EIA: U.S. Greenhouse Gas Emissions Decreased by 2.2% in 2008
December 9, 2009
The total U.S. emissions of greenhouse gases dropped to the equivalent of 7,053 million metric tons of carbon dioxide in 2008, a 2.2% decrease, according to a new report from DOE's Energy Information Administration (EIA). The drop was largely due to a 2.9% decrease in energy-related carbon dioxide emissions, which the EIA attributes to record-high oil prices for much of the year, followed by a decline in economic activity. That decline is expected to continue this year, as the EIA's "Short Term Energy Outlook," released on December 8, projects a 6.1% decrease in energy-related carbon dioxide emissions, which are the largest source of greenhouse gas emissions in the United States. But a healthier economy tends to bring increases in such emissions, and the EIA projects a 1.5% increase in energy-related carbon dioxide emissions in 2010. Since 1990, U.S. greenhouse gas emissions have grown at an average annual rate of 0.7%. See the EIA press release, the greenhouse gas report, and the "Short-Term Energy Outlook."
The EIA reports are timely, as the U.S. Environmental Protection Agency (EPA) has officially declared that greenhouse gases threaten the public health and welfare of the residents of the United States, which means that they fit within the Clean Air Act's definition of air pollutants and are subject to regulation. The so-called endangerment finding covers six key greenhouse gases: carbon dioxide, methane, nitrous oxide, hydrofluorocarbons, perfluorocarbons, and sulfur hexafluoride. The finding does not in and of itself impose any emissions requirements, but it does allow the EPA to finalize its proposed greenhouse gas standards for light-duty vehicles. Although it opens the six greenhouse gases to regulation under the Clean Air Act, the Obama Administration prefers a legislative solution to the problem of climate change. See the EPA press release and the endangerment finding.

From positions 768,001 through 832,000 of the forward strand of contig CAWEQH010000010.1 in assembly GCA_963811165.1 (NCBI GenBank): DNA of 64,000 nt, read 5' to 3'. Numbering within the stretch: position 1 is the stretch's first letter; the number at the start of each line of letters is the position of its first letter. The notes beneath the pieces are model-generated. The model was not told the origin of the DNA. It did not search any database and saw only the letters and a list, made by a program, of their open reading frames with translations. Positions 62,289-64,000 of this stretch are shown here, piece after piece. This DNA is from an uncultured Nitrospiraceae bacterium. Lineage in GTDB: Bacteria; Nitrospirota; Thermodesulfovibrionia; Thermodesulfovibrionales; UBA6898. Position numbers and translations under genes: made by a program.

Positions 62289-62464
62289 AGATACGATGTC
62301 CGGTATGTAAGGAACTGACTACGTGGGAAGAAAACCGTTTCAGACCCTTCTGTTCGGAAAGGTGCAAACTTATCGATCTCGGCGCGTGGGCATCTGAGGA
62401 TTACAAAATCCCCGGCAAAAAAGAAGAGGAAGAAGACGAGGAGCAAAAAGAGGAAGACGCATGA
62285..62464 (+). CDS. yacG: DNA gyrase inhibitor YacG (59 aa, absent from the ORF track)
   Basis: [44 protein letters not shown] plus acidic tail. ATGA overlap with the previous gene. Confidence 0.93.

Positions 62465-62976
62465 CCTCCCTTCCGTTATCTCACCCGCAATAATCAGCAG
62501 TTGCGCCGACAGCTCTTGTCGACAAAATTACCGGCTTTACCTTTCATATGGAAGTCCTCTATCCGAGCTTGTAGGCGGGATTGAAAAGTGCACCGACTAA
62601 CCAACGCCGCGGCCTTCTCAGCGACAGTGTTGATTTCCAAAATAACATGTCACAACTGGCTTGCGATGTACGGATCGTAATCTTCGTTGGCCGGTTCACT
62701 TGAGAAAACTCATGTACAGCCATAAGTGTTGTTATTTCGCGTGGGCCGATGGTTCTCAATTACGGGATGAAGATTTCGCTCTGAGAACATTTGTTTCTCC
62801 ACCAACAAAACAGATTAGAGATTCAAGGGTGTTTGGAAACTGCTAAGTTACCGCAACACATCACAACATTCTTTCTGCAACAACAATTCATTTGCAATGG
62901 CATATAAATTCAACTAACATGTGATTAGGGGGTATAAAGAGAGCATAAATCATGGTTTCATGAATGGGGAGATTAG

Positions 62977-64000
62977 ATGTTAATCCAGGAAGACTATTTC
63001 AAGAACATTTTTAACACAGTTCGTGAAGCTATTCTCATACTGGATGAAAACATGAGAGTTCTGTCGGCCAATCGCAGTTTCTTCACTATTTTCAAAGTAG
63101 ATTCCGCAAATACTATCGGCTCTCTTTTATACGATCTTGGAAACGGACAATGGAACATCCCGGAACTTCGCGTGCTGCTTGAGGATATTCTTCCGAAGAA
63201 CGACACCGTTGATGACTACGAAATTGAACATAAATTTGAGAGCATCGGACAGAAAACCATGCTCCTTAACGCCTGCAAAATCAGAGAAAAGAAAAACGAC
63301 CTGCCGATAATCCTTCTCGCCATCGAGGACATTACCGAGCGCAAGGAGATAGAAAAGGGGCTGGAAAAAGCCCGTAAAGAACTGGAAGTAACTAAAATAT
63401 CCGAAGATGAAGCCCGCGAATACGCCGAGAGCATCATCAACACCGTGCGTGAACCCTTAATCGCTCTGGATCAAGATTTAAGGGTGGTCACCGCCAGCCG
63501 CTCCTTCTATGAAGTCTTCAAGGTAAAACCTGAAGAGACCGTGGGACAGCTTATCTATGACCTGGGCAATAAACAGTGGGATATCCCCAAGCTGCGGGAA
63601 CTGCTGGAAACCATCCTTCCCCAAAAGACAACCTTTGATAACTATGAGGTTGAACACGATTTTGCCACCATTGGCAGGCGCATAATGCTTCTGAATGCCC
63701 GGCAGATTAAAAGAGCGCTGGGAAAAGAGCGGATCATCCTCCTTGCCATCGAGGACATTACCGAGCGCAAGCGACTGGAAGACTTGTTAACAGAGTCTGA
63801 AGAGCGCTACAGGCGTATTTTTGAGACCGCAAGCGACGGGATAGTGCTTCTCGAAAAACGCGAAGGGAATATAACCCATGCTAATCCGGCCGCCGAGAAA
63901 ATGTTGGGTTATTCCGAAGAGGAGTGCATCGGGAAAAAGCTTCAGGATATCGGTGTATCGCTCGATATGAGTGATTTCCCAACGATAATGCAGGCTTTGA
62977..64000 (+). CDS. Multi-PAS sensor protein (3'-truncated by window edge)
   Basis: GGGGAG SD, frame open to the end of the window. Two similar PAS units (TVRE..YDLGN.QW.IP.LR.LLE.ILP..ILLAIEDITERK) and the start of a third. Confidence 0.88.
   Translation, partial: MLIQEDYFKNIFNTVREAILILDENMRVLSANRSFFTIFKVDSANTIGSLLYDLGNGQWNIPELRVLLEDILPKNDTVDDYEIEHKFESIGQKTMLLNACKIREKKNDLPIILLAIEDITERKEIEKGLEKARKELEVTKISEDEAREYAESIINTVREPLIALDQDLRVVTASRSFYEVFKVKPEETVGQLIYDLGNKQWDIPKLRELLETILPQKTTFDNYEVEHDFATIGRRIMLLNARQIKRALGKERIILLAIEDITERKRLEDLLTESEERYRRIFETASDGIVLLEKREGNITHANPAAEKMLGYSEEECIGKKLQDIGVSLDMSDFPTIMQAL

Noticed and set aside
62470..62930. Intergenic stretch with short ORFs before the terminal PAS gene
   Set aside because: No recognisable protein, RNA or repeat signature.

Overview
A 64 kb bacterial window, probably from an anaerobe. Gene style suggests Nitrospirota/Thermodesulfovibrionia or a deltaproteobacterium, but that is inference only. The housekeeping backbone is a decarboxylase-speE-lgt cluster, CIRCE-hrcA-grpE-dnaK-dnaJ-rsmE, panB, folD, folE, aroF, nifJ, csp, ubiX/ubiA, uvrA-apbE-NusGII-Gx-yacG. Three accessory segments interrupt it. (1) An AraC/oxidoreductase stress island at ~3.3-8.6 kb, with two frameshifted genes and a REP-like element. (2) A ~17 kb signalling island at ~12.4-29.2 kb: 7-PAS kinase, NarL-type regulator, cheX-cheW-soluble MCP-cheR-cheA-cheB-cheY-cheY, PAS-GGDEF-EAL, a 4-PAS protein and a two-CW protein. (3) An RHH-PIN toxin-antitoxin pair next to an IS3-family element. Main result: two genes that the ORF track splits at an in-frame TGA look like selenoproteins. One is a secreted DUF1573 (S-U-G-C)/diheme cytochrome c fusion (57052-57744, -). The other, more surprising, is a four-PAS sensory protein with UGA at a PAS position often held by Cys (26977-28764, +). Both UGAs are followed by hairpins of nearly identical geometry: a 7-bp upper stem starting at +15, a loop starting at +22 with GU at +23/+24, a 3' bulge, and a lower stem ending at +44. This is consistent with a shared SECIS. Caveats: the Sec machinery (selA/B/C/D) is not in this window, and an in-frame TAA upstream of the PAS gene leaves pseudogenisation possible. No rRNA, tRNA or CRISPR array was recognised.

The EIA reports and the EPA endangerment finding also come as international negotiations on a climate change pact are underway in Copenhagen, Denmark. The United Nations (U.N.) climate change conference, technically known as the 15th Conference of the Parties (COP) to the U.N. Framework Convention on Climate Change, or COP 15 for short, started on December 7 and runs through December 18. President Obama had planned to attend the conference on December 9, but he changed his plans and will now attend on December 18. The president's arrival near the end of the negotiations allows him to potentially play a role in achieving an international agreement. See the White House press release, the official U.N. COP-15 Web site, and the official U.S. COP-15 Web site.